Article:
Search for Philippine quake survivors as death toll hits 142

AFP , Wednesday 16 Oct 2013

Rescue workers continue search in isolated communities on Philippine island as death toll from Tuesday's 7.1-magnitude earthquake rises

Philippines quake
Rescue operation: Rescuers shift through the rubble to recover an unidentified man at a fish port in Pasil, Cebu, Philippines (Photo: AP)

Rescue workers struggled Wednesday to reach isolated communities on a popular Philippine tourist island that was devastated by a huge earthquake, as aftershocks tormented survivors and the death toll surpassed 140.

The 7.1-magnitude earthquake smashed the central island of Bohol on Tuesday morning, ripping apart bridges, tearing down centuries-old churches and triggering landslides that engulfed entire homes.

The number of people confirmed killed on Bohol and neighbouring islands climbed from 93 overnight to 142 on Wednesday afternoon, and more bad news was expected as rescue workers reached some of the hardest-hit areas.

"Our efforts today are focused on reaching isolated areas. We suspect individuals are trapped out there and we have to conduct search and rescue," National Disaster Risk Reduction and Management Council spokesman Reynaldo Balido told AFP.

With destroyed bridges, ripped-open roads and power outages fragmenting the island of about one million people, Balido said it was proving difficult for police and government rescue workers to reach isolated communities.

At Loon, a small coastal town of about 40,000 people just 20 kilometres from the epicentre of the earthquake, shocked survivors wandered around the rubble of collapsed buildings looking for relatives.

The only people involved in the search and rescue efforts on Wednesday morning at Loon were residents and local police, who themselves had lost their homes or relatives.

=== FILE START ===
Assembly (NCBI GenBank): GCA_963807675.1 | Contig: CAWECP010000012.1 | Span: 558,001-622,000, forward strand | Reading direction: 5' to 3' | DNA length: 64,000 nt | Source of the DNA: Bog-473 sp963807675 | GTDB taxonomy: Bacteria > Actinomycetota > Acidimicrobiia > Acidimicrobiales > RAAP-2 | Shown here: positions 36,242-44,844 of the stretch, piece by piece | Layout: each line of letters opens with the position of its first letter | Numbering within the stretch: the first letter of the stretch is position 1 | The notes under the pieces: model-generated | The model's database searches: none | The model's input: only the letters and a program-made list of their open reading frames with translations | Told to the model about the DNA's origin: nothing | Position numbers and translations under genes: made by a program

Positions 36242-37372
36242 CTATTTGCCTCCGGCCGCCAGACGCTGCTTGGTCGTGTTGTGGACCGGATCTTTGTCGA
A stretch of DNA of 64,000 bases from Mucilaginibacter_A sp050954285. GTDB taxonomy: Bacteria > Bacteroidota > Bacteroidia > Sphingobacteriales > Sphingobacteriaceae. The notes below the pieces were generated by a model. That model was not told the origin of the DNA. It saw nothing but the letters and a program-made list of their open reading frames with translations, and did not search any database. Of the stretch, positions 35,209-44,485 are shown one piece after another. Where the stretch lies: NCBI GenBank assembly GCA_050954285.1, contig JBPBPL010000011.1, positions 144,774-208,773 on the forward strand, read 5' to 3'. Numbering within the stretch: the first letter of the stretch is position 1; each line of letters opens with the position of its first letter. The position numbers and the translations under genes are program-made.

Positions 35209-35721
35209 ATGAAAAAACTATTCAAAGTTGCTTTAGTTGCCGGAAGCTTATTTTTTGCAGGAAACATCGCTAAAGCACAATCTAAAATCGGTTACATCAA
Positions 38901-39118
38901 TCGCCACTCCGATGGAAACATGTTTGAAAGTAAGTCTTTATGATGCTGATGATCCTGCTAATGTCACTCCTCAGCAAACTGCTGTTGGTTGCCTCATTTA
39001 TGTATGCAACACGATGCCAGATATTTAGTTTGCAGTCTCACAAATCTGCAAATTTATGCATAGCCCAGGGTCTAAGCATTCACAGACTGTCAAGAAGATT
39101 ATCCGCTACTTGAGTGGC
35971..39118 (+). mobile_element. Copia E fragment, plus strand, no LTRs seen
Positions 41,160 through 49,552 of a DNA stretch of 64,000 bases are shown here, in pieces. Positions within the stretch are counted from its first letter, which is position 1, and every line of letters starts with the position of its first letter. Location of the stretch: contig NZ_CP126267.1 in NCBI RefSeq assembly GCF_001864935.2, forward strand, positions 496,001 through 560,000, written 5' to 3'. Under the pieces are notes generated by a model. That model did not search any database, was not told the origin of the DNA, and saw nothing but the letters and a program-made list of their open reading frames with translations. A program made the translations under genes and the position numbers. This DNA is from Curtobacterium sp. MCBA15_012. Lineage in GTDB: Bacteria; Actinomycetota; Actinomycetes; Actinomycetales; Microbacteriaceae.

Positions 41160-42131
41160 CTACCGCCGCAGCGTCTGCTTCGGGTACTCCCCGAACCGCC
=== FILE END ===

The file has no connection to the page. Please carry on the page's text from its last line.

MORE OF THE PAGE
They struggled as aftershocks continued to rattle the area. More than 800 aftershocks were recorded, including two on Wednesday with magnitudes exceeding 5.1, according to national disaster authorities.

President Benigno Aquino visited Bohol on Wednesday to oversee rescue efforts, and sought to reassure survivors.

"The bottom line is we do not have to fear that something stronger than... (Tuesday's quake) is coming," Aquino said in a nationally televised meeting with cabinet members at Tagbilaran, Bohol's capital.

Most of the deaths were on Bohol, which is one of the most popular tourist islands in the Philippines because of its beautiful beaches, rolling "Chocolate Hills" and tiny "tarsier" primates.

The number of confirmed fatalities on Bohol jumped to 132 as authorities in isolated towns restored communications and reported dozens more deaths, the head of the province's information office, Augustus Escobia, told AFP.

But he said reports had still not come in from one town close to the epicentre that was believed to be badly damaged.

Nine people died on neighbouring Cebu island, home to the Philippines' second-biggest city of the same name, while another person was confirmed killed on nearby Siquijor island.

The Philippines lies on the so-called Ring of Fire, a vast Pacific Ocean region where many earthquakes and volcanic eruptions occur.

The deadliest recorded natural disaster in the Philippines occurred in 1976, when a tsunami triggered by a 7.9-magnitude earthquake devastated the Moro Gulf on the southern island of Mindanao.

Between 5,000 and 8,000 people were killed, according to official estimates.

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